Let’s meet some freedom fighters. These won’t be found in some jungle fighting a dictator. These fighters are working to achieve freedom from bad Internet service, and they are based in rural Kansas.
Daniel Friesen is founder and chief innovation officer at IdeaTek in Buhler. He describes his company’s staff as freedom fighters for good Internet service, particularly in rural communities.
Daniel went to high school in Buhler. He was a tech-savvy kid. “When our teachers at the school got computers, they would ask me to set them up,” Daniel said.
In 1999, he and four high school friends started a computer repair business in Buhler with $250 in the basement of his parent’s house. The business was named IdeaTek.
Daniel continued the business in college while his four friends pursued other interests. He studied computer systems support at Hutchinson Community College and management information systems at Wichita State before pursuing the business full time in Buhler, where he and his wife and family live today.
Daniel served three terms as mayor of Buhler and is currently a Reno County Commissioner. He was a member of the Kansas Broadband Expansion Taskforce and the Federal Communications Commission’s Broadband Deployment Advisory Commission Competitive Infrastructure Working Group. Locally, he is a member of community foundation boards and trustee of the Buhler MB Church.
Back in 2005, Daniel transitioned IdeaTek from computers to the telecommunications business. IdeaTek pioneered fiber-to-the-home internet service in Buhler in 2007, followed by servicing nearby rural communities such as Bentley, population 530, and Yoder, population 194 people. Now, that’s rural.
The business continued to grow and change. Daniel transitioned from CEO to chief innovation officer.
“Today we are highly focused on high quality fiber optics,” Daniel said. “We are an internet service provider focused on underserved areas of the state of Kansas.”
“Everyone deserves high quality, robust broadband service. Geography shouldn’t be a limiting factor.”
The pandemic demonstrated the importance of broadband service for quality education, health care and more.
“We’re big proponents of competition,” Daniel said. “If you let the free market work, it will solve problems. Competition always benefits the consumer.”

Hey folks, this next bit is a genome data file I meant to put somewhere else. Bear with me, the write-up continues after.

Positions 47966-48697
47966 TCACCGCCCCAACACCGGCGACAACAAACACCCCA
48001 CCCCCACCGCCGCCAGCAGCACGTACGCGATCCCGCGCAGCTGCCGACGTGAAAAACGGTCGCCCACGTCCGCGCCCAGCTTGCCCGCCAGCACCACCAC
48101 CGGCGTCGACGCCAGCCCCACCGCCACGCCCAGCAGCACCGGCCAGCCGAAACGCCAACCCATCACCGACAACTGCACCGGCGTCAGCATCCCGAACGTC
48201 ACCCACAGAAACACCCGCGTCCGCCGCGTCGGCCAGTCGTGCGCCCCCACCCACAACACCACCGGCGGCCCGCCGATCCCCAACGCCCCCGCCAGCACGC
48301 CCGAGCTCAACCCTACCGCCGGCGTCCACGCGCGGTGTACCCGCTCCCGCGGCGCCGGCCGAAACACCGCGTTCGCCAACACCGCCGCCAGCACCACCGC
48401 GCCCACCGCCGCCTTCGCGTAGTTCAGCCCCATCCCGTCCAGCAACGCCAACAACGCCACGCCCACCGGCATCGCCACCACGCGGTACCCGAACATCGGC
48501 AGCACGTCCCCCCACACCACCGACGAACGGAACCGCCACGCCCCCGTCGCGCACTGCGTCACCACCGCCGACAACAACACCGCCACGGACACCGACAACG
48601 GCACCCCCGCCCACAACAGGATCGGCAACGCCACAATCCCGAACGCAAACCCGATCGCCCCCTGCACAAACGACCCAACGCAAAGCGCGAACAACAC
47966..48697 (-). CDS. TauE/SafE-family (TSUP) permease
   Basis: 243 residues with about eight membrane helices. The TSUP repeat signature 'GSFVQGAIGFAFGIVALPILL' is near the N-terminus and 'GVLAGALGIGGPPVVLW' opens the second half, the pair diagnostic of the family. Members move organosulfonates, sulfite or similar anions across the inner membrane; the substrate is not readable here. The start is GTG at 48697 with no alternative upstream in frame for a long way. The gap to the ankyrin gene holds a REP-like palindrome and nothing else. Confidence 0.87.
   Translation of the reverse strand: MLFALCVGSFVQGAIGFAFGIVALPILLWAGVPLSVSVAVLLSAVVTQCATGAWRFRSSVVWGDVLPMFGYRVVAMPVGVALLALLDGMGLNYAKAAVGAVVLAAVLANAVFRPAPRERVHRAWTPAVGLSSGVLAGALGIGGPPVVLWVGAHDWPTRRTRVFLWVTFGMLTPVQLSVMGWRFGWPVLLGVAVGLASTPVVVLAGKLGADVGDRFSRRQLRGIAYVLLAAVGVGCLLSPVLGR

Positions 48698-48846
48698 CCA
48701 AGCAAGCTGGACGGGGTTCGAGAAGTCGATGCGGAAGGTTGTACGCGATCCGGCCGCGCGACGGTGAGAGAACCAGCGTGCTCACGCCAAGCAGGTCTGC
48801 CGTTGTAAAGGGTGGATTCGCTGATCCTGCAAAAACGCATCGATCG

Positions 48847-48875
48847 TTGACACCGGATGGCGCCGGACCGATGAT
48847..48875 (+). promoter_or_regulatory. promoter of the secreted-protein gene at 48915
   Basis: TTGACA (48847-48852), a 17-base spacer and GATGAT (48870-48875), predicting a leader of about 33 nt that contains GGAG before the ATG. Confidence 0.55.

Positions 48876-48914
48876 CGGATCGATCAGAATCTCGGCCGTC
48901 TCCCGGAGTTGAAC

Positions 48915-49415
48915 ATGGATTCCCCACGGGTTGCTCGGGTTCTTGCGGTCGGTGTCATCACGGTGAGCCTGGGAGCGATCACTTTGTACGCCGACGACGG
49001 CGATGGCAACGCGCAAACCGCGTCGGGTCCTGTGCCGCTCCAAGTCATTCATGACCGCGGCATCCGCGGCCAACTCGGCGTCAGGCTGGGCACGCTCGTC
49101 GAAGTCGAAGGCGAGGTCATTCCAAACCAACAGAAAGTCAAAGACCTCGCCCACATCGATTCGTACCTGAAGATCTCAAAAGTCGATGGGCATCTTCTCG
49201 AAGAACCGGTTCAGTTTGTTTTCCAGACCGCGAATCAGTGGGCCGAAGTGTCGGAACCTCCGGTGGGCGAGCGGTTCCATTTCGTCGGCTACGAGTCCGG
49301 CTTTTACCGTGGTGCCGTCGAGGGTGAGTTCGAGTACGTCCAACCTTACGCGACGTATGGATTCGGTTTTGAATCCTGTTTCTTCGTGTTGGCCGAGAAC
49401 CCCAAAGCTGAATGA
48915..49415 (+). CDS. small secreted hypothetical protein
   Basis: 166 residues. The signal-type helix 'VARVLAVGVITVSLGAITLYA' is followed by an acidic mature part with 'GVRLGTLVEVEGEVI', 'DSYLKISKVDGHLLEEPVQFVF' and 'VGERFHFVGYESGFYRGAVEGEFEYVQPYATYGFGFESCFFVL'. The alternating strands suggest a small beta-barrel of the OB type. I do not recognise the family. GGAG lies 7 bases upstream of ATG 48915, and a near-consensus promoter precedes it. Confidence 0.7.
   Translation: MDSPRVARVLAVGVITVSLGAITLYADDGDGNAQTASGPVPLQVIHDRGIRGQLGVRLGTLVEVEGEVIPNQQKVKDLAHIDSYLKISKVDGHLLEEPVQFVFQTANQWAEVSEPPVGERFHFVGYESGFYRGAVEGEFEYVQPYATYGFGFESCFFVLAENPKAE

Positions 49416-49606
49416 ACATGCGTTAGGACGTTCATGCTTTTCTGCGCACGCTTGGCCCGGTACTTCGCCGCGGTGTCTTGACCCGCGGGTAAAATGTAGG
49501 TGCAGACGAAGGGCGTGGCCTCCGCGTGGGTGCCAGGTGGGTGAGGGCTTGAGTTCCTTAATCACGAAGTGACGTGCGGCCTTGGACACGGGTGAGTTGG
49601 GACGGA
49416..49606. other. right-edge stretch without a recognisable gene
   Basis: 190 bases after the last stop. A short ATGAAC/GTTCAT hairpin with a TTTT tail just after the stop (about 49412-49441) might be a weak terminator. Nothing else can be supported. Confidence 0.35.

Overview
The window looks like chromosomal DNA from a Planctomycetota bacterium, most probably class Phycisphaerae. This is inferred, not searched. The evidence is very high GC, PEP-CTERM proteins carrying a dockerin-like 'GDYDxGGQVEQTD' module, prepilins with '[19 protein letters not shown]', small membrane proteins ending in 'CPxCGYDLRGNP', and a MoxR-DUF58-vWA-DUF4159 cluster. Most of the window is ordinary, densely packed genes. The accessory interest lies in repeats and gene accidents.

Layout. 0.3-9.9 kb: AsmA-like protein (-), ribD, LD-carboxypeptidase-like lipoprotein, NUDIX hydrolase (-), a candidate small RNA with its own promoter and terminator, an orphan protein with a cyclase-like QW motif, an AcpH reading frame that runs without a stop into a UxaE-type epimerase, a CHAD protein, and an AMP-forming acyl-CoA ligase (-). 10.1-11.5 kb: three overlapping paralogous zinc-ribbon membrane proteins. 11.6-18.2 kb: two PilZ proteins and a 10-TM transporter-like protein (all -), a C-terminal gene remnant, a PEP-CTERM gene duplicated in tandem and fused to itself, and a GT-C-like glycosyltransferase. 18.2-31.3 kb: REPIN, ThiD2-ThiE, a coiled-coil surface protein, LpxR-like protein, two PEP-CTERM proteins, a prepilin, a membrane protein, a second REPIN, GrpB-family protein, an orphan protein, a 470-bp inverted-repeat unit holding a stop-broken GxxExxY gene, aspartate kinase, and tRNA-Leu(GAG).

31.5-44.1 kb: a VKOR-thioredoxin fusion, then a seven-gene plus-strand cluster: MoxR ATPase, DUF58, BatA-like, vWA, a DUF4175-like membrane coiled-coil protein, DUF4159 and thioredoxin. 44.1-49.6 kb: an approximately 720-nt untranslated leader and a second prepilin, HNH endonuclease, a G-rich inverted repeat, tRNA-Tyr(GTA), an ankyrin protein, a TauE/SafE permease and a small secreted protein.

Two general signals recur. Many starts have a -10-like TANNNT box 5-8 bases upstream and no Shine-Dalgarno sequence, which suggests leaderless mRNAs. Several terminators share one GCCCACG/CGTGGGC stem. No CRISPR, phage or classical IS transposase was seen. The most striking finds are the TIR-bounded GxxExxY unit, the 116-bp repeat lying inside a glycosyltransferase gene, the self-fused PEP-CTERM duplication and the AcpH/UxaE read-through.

Today, IdeaTek has grown to more than 120 employees. IdeaTek’s service area now reaches from Strong City to Liberal.
In 2020, federal CARES Act funding was allocated for broadband telecommunications in rural, underserved areas. IdeaTek took on several projects.
“That was a monumental lift,” Daniel said. In three months, IdeaTek reached out to serve 17 counties. Nearly 20 communities received fiber for the first time. The company deployed 20 cable plows and 39 bore machines to build 70 towers and 358 route miles.
In the end, the project involved 115,000 hours and 25,805 fiber miles with potential to serve 10,335 homes and businesses. The total investment was $18 million. “It was the most rewarding and challenging project we’ve done,” Daniel said.
The goal remains to reach underserved areas of Kansas. According to IdeaTek, Kansas ranks 28th in the nation for broadband connectivity – 173,000 Kansans do not have wired broadband services available in their home, and 26 percent of rural Americans lack access to broadband compared to only one percent of urban customers.
“We call ourselves Internet freedom fighters,” Daniel said. “We want to free people from poor Internet service.” The company website even describes a freedom fighter’s characteristics: passionate, tenacious, inventive, hyper-adaptable and trustworthy.
IdeaTek was named one of Inc. 5000’s fastest growing private companies. The company website says: “We’re small-town techies and Kansans at heart, passionate about helping rural communities thrive. If we can help make that happen by connecting community members and organizations with our fast, reliable internet, we are all about it.”
For more information, go to www.IdeaTek.com.
It’s time to say goodbye to these freedom fighters. They’re not fighting guerilla warfare in some jungle somewhere; they are fighting for better broadband service in rural Kansas.
We salute Daniel Friesen and all the people at IdeaTek in Buhler for making a difference with rural broadband advocacy and investment. I hope they keep up the good fight.
— Ron Wilson is director of the Huck Boyd National Institute for Rural Development at Kansas State University. The mission of the Huck Boyd National Institute for Rural Development is to enhance rural development by helping rural people help themselves. The Kansas Profile radio series and columns are produced with assistance from the K-State Research and Extension Department of Communications News Media Services unit.